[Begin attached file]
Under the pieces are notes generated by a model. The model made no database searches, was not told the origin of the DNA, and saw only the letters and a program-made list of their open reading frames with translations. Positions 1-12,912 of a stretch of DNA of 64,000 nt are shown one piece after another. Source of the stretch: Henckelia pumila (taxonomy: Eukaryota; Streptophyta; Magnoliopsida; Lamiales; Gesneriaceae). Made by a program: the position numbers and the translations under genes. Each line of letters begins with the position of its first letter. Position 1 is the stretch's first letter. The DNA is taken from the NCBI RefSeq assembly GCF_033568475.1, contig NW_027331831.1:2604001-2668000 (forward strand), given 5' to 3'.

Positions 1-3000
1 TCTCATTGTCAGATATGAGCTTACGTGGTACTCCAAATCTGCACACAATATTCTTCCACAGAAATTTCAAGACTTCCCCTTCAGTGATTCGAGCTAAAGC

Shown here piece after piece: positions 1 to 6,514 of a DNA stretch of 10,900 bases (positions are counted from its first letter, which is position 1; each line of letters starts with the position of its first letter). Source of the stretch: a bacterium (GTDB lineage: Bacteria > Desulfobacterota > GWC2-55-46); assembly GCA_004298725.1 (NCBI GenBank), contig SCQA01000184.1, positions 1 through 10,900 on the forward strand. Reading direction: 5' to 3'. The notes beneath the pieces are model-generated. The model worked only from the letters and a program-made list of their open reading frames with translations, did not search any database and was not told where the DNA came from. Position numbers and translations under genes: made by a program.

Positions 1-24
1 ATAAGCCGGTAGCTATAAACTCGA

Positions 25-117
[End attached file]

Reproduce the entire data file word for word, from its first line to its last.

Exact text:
Under the pieces are notes generated by a model. The model made no database searches, was not told the origin of the DNA, and saw only the letters and a program-made list of their open reading frames with translations. Positions 1-12,912 of a stretch of DNA of 64,000 nt are shown one piece after another. Source of the stretch: Henckelia pumila (taxonomy: Eukaryota; Streptophyta; Magnoliopsida; Lamiales; Gesneriaceae). Made by a program: the position numbers and the translations under genes. Each line of letters begins with the position of its first letter. Position 1 is the stretch's first letter. The DNA is taken from the NCBI RefSeq assembly GCF_033568475.1, contig NW_027331831.1:2604001-2668000 (forward strand), given 5' to 3'.

Positions 1-3000
1 TCTCATTGTCAGATATGAGCTTACGTGGTACTCCAAATCTGCACACAATATTCTTCCACAGAAATTTCAAGACTTCCCCTTCAGTGATTCGAGCTAAAGC

Shown here piece after piece: positions 1 to 6,514 of a DNA stretch of 10,900 bases (positions are counted from its first letter, which is position 1; each line of letters starts with the position of its first letter). Source of the stretch: a bacterium (GTDB lineage: Bacteria > Desulfobacterota > GWC2-55-46); assembly GCA_004298725.1 (NCBI GenBank), contig SCQA01000184.1, positions 1 through 10,900 on the forward strand. Reading direction: 5' to 3'. The notes beneath the pieces are model-generated. The model worked only from the letters and a program-made list of their open reading frames with translations, did not search any database and was not told where the DNA came from. Position numbers and translations under genes: made by a program.

Positions 1-24
1 ATAAGCCGGTAGCTATAAACTCGA

Positions 25-117